Causal and compositional structure of unitary transformations

Robin Lorenz1,2 and Jonathan Barrett1

1Department of Computer Science, University of Oxford, Wolfson Building, Parks Road, Oxford OX1 3QD, UK
2Cambridge Quantum Computing Ltd, 17 Beaumont Street, Oxford OX1 2NA, UK

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The causal structure of a unitary transformation is the set of relations of possible influence between any input subsystem and any output subsystem. We study whether such causal structure can be understood in terms of compositional structure of the unitary. Given a quantum circuit with no path from input system $A$ to output system $B$, system $A$ cannot influence system $B$. Conversely, given a unitary $U$ with a no-influence relation from input $A$ to output $B$, it follows from [B. Schumacher and M. D. Westmoreland, Quantum Information Processing 4 no. 1, (Feb, 2005)] that there exists a circuit decomposition of $U$ with no path from $A$ to $B$. However, as we argue, there are unitaries for which there does not exist a circuit decomposition that makes all causal constraints evident $\textit{simultaneously}$. To address this, we introduce a new formalism of `extended circuit diagrams', which goes beyond what is expressible with quantum circuits, with the core new feature being the ability to represent direct sum structures in addition to sequential and tensor product composition. A $\textit{causally faithful}$ extended circuit decomposition, representing a unitary $U$, is then one for which there is a path from an input $A$ to an output $B$ if and only if there actually is influence from $A$ to $B$ in $U$. We derive causally faithful extended circuit decompositions for a large class of unitaries, where in each case, the decomposition is implied by the unitary's respective causal structure. We hypothesize that every finite-dimensional unitary transformation has a causally faithful extended circuit decomposition.

Whenever one is able to draw an intuitive picture that succinctly captures the essential features of a complicated whole, then not only does it usually help communication, arguably, this also is a sign of having achieved good conceptual understanding. Also for quantum theory there is a rich history of developing and employing diagrammatic reasoning, where quantum circuit diagrams capture aspects of how quantum systems interact with each other and evolve over time. Circuit diagrams are the basic ingredient to one of the main paradigms of quantum computation, and have also proven useful in research ranging from the foundations of quantum theory to the design of algorithms and efficient quantum compilers. One particular area of research of foundational, as well as applied importance is causality. Unitary transformations that play a fundamental role in the quantum formalism, describe the evolution of a set of systems and have a clear notion of causal structure: which of the systems can causally influence which other systems.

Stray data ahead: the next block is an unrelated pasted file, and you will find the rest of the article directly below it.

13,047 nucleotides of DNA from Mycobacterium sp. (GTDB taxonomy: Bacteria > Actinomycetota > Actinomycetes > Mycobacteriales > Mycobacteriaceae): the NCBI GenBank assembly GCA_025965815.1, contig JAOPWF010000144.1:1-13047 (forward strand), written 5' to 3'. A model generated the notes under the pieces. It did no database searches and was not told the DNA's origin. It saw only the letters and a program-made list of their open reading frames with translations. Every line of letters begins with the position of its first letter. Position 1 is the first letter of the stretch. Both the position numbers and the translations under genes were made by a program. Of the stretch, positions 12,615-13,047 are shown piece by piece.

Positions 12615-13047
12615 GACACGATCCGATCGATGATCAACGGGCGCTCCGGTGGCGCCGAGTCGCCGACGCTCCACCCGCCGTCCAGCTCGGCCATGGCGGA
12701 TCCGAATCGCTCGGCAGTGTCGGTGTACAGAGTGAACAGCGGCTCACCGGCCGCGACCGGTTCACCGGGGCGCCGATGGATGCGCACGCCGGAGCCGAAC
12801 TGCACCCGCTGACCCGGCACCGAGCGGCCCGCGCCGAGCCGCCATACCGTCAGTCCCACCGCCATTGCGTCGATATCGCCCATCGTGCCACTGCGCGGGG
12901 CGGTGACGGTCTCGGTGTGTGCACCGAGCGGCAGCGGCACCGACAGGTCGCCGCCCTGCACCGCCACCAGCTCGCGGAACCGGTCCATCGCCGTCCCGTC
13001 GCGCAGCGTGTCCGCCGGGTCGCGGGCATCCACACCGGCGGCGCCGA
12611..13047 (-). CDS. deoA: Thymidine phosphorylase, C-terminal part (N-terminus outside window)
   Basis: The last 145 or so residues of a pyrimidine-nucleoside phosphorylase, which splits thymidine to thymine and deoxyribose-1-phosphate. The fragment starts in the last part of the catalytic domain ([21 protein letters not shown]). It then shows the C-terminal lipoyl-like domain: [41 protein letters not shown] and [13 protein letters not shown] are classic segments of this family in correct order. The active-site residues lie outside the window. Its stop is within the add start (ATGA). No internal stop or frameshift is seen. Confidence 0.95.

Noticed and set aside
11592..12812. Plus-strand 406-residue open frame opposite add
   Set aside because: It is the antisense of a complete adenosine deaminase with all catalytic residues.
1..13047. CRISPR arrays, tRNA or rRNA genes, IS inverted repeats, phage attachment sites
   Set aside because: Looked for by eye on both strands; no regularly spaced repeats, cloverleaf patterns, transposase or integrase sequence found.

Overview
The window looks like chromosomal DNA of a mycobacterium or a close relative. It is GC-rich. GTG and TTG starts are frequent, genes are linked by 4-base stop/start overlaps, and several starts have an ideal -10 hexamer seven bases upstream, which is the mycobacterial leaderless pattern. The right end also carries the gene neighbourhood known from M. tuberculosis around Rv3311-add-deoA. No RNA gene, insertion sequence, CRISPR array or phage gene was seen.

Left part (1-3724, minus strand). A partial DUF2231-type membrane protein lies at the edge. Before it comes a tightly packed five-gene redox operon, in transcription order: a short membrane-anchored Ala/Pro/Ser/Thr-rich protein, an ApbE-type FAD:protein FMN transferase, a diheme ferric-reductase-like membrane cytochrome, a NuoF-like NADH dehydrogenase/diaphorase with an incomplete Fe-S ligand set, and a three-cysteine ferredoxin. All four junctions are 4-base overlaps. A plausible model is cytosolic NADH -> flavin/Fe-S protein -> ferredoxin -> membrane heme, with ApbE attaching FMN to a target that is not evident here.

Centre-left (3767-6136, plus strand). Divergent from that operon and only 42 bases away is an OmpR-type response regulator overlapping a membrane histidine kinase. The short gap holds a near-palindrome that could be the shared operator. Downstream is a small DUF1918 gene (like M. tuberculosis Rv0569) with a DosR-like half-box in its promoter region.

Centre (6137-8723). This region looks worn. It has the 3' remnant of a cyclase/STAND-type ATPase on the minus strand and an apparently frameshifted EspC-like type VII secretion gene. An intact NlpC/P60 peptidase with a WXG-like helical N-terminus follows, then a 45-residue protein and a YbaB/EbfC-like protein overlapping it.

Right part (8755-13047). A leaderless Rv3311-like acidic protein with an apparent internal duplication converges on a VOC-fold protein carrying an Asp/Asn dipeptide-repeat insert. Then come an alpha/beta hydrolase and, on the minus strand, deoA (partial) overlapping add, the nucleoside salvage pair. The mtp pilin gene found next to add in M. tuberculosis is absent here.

Combining all these lines of thought, this paper asks: can one understand the causal structure of a unitary transformation in compositional terms, i.e. through an intuitive diagram, where its components are connected up in such a way that lays bare where and how causal influence goes? We first show that this is generally not possible with ordinary circuit diagrams. We then derive new kinds of decompositions for many causal structures, as well as introduce a new graphical language of 'extended circuit diagrams' to visualise them. This novel perspective to study causal structure and its ramifications is of conceptual significance, as well as likely to facilitate progress with other open problems, which it in fact already has in the study of indefinite causal order, a much debated area of quantum physics.

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Cited by

[1] Paolo Perinotti, "Causal influence in operational probabilistic theories", Quantum 5, 515 (2021).

[2] Jonathan Barrett, Robin Lorenz, and Ognyan Oreshkov, "Quantum Causal Models", arXiv:1906.10726.

[3] Wataru Yokojima, Marco Túlio Quintino, Akihito Soeda, and Mio Murao, "Consequences of preserving reversibility in quantum superchannels", arXiv:2003.05682.

[4] Jonathan Barrett, Robin Lorenz, and Ognyan Oreshkov, "Cyclic quantum causal models", Nature Communications 12, 885 (2021).

[5] Matt Wilson and Augustin Vanrietvelde, "Composable constraints", arXiv:2112.06818.

[6] Augustin Vanrietvelde, Hlér Kristjánsson, and Jonathan Barrett, "Routed quantum circuits", arXiv:2011.08120.

[7] Matt Wilson, Giulio Chiribella, and Aleks Kissinger, "Quantum Supermaps are Characterized by Locality", arXiv:2205.09844.

[8] Nick Ormrod, Augustin Vanrietvelde, and Jonathan Barrett, "Causal structure in the presence of sectorial constraints, with application to the quantum switch", arXiv:2204.10273.

[9] Augustin Vanrietvelde, Nick Ormrod, Hlér Kristjánsson, and Jonathan Barrett, "Consistent circuits for indefinite causal order", arXiv:2206.10042.

[10] Pablo Arrighi, Christopher Cedzich, Marin Costes, Ulysse Rémond, and Benoît Valiron, "Addressable quantum gates", arXiv:2109.08050.

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